Bob Gardner's
A Mathematical Mystery Tour
25th Anniversary Webpage

The cover of the transcript from A Mathematical Mystery Tour

Episode 20 of the 12th season of the Public Broadcasting System's series NOVA was titled "A Mathematical Mystery Tour" (Program #1208 - it was the 8th episode of the 12th year during which NOVA aired, 1985). It first aired on March 5, 1985. This website was created to commemorate the 25th anniversary of this airing. A special showing of A Mathematical Mystery Tour will be given at ETSU in Gilbreath Hall Room 304 on Friday February 26, 2010 at 1:40. This is a week before the actual anniversary, but Friday March 5, 2010 is the Friday before ETSU's spring break, and it is feared that attendance would be negatively affected by this.

The PBS website with a list of the 12th season is here. It gives the authoritative date of first airing. The Internet Movie Data Base for the show is here (unfortunately, it really doesn't contain any information).

A Mathematical Mystery Tour includes interviews by several prominent mathematicians and math historians of the time (screen captures are from the YouTube version of the show mentioned below):

Outline of A Mathematical Mystery Tour
(People interviewed are only mentioned the first time they appear.)


Quoting from the introduction: "Welcome to the world of pure mathematics where geometries exist in many dimensions and numbers are bigger than infinity. Itís a world where objects take on strange configurations. And if you thought that parallel lines never meet, youíre in for a surprise."

"For over a decade, Bertrand Russell tried to find a certainty through mathematics by reducing it to logic. In his massive work, Principia Mathematica, it took him 362 pages to prove that one plus one equals two. Twenty years later, another mathematician, Kurt Godel, proved that mathematics would never be completely certain."

"Do the abstract objects of mathematics have anything to do with the real world? Is mathematics the key that unlocks the universe? ... Throughout history, mathematician believed in the certainty of mathematics, that every problem, no matter how difficult, had a solution. But over the last 50 years certain events have shaken this belief. Will there ever be solutions to these questions? Do the abstract problems of pure mathematics matter in the real world? Or are mathematicians in a world of their own?"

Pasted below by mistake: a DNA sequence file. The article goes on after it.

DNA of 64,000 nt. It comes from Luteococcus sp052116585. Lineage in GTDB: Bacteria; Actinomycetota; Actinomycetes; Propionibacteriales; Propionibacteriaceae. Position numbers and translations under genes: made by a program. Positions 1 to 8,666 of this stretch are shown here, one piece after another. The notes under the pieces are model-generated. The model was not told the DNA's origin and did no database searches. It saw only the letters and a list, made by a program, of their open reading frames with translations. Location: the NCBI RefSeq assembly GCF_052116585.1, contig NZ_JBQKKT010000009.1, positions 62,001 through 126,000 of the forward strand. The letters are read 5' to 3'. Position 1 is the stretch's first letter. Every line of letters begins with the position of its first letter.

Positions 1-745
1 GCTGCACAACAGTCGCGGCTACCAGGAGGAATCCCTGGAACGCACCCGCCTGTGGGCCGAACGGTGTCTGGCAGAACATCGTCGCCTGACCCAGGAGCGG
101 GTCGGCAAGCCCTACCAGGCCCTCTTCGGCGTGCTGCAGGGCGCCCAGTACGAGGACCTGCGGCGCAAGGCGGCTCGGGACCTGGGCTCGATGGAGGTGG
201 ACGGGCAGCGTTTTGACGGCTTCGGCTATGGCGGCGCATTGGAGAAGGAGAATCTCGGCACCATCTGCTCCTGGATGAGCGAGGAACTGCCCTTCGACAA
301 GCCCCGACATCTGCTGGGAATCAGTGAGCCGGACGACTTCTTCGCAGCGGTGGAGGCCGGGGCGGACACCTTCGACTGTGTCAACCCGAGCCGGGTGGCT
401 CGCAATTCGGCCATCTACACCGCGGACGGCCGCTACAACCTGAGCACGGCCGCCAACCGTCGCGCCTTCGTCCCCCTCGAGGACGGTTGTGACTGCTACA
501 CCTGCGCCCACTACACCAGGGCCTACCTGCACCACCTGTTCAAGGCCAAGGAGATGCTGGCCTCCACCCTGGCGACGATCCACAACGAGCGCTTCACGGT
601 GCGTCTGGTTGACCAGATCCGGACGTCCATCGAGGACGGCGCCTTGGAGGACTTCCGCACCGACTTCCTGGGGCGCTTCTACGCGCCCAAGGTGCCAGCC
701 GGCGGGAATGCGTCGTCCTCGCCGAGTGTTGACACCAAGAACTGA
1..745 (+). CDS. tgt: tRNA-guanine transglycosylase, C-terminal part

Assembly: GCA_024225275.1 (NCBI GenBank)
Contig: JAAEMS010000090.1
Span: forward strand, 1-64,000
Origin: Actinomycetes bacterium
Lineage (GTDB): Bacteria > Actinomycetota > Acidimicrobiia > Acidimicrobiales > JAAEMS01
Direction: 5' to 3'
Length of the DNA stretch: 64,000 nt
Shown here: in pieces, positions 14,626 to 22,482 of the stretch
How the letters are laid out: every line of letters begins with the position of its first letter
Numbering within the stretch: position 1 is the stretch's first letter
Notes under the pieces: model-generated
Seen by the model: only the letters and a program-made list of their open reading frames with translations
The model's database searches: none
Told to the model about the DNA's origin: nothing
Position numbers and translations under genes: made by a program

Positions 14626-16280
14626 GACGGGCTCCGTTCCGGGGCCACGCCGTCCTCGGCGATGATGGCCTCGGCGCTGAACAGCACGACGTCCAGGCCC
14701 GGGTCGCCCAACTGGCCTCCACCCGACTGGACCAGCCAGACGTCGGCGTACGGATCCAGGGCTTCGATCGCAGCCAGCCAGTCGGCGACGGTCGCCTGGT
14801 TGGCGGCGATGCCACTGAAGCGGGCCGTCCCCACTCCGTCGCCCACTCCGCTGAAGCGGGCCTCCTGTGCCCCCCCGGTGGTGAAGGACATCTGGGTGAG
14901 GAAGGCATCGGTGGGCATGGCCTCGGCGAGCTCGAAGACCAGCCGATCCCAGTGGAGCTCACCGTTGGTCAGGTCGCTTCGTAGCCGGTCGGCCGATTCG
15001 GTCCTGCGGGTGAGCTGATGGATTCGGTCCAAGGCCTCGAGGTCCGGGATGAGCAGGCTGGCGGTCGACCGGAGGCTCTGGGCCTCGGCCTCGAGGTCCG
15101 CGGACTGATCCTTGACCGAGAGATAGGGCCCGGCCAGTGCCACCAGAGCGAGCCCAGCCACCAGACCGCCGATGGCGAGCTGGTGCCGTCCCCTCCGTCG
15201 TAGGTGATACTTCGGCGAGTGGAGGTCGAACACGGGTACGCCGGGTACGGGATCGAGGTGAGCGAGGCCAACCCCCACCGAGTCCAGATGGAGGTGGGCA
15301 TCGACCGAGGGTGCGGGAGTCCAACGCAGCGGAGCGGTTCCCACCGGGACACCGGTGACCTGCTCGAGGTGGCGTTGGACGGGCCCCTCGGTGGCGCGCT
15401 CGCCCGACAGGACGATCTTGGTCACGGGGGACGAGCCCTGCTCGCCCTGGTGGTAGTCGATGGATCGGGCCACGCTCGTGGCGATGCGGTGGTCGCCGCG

• Bertrand Russell and Principia Mathematica
  • Kurt Godel
  • Fermat's Last Theorem
  • The Goldbach Conjecture
  • The Riemann Hypothesis
  • Classification Problem for 4-D manifolds
  • "P not equal to NP" Problem
  • Invariant Subspace Problem for Hilbert Spaces
  • Jean Dieudonne
  • Michael Atiyah
  • Greg Moore

1. Proof Beyond Doubt

  • Isaac Newton
  • Proof
  • Arithmetic, Geometry, Analysis
  • "Numbers are the fabric of mathematics."
  • Prime numbers
  • Euclid proves there are an infinite number of primes.
  • Twin primes
  • The Goldbach Conjecture. All even numbers are the sum of two primes.
  • Merten's Conjecture (false)
  • Fermat's Last Theorem
  • Rene Thom
  • Paul Erdos

2. The Foundations of Mathematics
  • Aristotle
  • Euclid and The Elements
  • Non-Euclidean geometries
  • Klein bottle
  • Dimensions
  • "Time is an example of the fourth dimension."

3. Discovery or Invention
  • Platonism (mathematical objects are "real")
  • The Golden Rectangle
  • Symmetry in nature
  • Group theory and Galois

4. A Question of Infinity
  • Irrational numbers
  • π
  • Mersenne primes (2n-1)
  • Raymond Smullyan
  • George Cantor and cardinality
  • Different infinities (alephs)

5. Cracks in the Foundation
  • Gottlieb Frege
  • Bertrand Russell
  • Russell's Paradox: catalogues and metacatalogues
  • Alfred North Whitehead
  • Principia Mathematica
  • Ivor Grattan-Guiness

6. Back to Basics
  • Nicholas Bourbaki
  • David Hilbert
  • "He hoped by taking the meaning out of mathematics... he would free it once and for all from paradox and contradiction."

7. The Uncertain Future
  • Kurt Godel
  • Godel's Incompleteness Theorem (no complete system of axioms is complete)
  • Continuum Hypothesis
  • Symbolic logic and computers
  • The 4-Color Problem